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You grew up in four different countries. How did this influence you?
I was born in Russia (still the USSR then) and immigrated with my family to Israel, then Germany, and eventually settled in the US. My parents took a massive risk, leaving everything behind each time we moved. I had to start fresh four times in the span of a few years—learning a new language, making new friends, and adapting to new situations quickly.
Building companies isn’t dissimilar to taking immigration-scale risks. It’s all about a leap of faith, starting fresh, and the willingness to go all in on your ideas. It’s about betting on people and their ability to adapt. I’ve found that I’m drawn to the kinds of founders who take risks, are adaptive learners, and are hungry to build things that will make a dent in the world. My childhood experiences have given me a deep empathy for this.
How did you end up in venture after spending time in academia and startups?
I come from an academic family and wanted to become a scientist in order to create things that hadn’t been built before. So I pursued this path and studied physics and electrical engineering at Caltech and then Stanford.
At Stanford I was exposed to the magic of Silicon Valley for the first time. I realized that venture and startups presented an alternative path to impacting the world in ways that were similar, and potentially bigger than academic research.
After finishing my PhD, I had the opportunity to be part of Solar Junction, where we built the world’s most efficient solar cell, and eventually landed at Khosla Ventures. There, I learned two things. First, venture was my long-term calling. Second, I had to experience hyper growth myself.
I was lucky to join Dropbox in 2011, when the company was just over 50 people, and saw it grow to 1,500 people in just over four years. At the end of that journey, I felt like I was ready to come back to venture. I love building, but I love helping others build even more.
In 2015, I joined Index Ventures as a General Partner to help build out the San Francisco office. It was a wonderful time, and I had the opportunity to not only help build out the US presence, but also invest in industry-changing companies such as Slack, Intercom, Optimizely, Culture Amp, KeepTruckin, Nova Credit and more.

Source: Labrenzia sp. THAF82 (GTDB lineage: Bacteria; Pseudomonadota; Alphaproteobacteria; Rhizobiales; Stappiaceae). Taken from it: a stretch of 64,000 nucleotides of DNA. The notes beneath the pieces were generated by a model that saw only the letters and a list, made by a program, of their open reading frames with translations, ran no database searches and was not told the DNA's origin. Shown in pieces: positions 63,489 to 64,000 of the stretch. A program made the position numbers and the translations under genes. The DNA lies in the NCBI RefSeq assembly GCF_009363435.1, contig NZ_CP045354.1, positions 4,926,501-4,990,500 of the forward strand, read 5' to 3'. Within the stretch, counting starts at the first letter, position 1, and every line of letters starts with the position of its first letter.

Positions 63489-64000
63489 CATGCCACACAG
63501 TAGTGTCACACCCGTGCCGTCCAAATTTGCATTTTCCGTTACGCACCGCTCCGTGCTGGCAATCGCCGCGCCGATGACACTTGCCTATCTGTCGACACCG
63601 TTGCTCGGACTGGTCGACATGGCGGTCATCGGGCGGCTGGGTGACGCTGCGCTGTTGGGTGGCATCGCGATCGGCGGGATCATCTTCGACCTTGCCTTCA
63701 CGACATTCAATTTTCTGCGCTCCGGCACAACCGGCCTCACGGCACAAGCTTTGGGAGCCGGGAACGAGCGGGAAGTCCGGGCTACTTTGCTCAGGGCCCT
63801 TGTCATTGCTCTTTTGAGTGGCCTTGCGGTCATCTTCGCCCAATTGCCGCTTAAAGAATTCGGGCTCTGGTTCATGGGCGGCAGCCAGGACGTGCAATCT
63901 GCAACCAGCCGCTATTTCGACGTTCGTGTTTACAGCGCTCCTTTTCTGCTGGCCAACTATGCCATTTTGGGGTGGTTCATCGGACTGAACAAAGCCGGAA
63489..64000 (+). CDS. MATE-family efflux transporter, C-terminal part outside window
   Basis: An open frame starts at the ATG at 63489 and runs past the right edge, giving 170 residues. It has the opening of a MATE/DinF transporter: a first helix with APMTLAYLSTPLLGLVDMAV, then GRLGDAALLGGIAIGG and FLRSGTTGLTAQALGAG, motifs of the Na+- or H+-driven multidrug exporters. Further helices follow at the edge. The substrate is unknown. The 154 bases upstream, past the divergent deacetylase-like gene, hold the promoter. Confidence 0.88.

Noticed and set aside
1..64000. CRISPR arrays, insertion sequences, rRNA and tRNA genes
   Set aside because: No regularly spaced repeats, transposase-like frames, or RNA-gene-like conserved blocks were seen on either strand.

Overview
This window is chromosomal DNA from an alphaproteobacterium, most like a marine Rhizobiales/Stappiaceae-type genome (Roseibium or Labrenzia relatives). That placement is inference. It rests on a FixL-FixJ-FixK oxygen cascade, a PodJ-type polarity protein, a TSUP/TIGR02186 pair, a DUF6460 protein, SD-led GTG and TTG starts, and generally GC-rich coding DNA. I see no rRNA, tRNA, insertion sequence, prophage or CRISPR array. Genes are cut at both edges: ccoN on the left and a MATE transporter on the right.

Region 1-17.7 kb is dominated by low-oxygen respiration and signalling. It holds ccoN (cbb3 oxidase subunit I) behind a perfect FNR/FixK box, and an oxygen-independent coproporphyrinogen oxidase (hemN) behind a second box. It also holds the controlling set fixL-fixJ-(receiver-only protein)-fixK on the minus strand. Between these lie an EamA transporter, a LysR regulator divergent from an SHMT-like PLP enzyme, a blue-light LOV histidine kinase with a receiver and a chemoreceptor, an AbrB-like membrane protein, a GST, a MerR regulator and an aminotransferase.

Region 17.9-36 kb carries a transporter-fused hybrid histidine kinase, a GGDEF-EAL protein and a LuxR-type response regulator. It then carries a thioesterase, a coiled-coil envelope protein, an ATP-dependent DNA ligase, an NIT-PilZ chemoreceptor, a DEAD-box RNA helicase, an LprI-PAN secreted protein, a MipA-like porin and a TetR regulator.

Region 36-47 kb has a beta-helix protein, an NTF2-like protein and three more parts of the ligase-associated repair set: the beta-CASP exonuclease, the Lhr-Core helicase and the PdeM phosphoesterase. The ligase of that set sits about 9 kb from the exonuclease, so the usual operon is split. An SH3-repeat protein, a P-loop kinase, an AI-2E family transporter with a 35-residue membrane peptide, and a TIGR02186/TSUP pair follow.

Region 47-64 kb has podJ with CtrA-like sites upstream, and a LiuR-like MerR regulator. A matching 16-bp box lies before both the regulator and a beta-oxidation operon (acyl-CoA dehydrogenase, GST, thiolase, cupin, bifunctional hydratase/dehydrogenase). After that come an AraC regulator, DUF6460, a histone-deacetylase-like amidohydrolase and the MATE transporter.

I’m now even more excited to continue building at Kleiner Perkins. We live in an age of extreme technological transformation, and I want to be part of shaping the future.
How did the Dropbox experience prepare you for venture?
When I started at Dropbox, I led the corporate development team. This meant everything from acquisitions to partnerships, and to products related to those. A year in, I transitioned to a product leadership role. I oversaw the team that built and launched Dropbox for Business, the Developer Platform, the core Dropbox product, and some of the early efforts in collaboration.
There are many parts of this experience which are transferable to both the venture process and to startups. Companies going through hyper-growth across all industries experience similar challenges: from decision making, to organizational design, to product strategy and development, and more. Seeing and building Dropbox through this time period was the equivalent of a crash course in all of these.
Dropbox is a frontier company. It spans both consumer and enterprise. It’s developed a novel growth model, where viral consumer growth fuels the enterprise business. It’s a company where the product experience is central to success. It’s built one of the largest computing infrastructures in the world. I believe that many other companies will be built in similar ways, not just in technology but in large industries such as finance, transportation, real estate, healthcare and more. This informs a lot of my thinking about investment areas.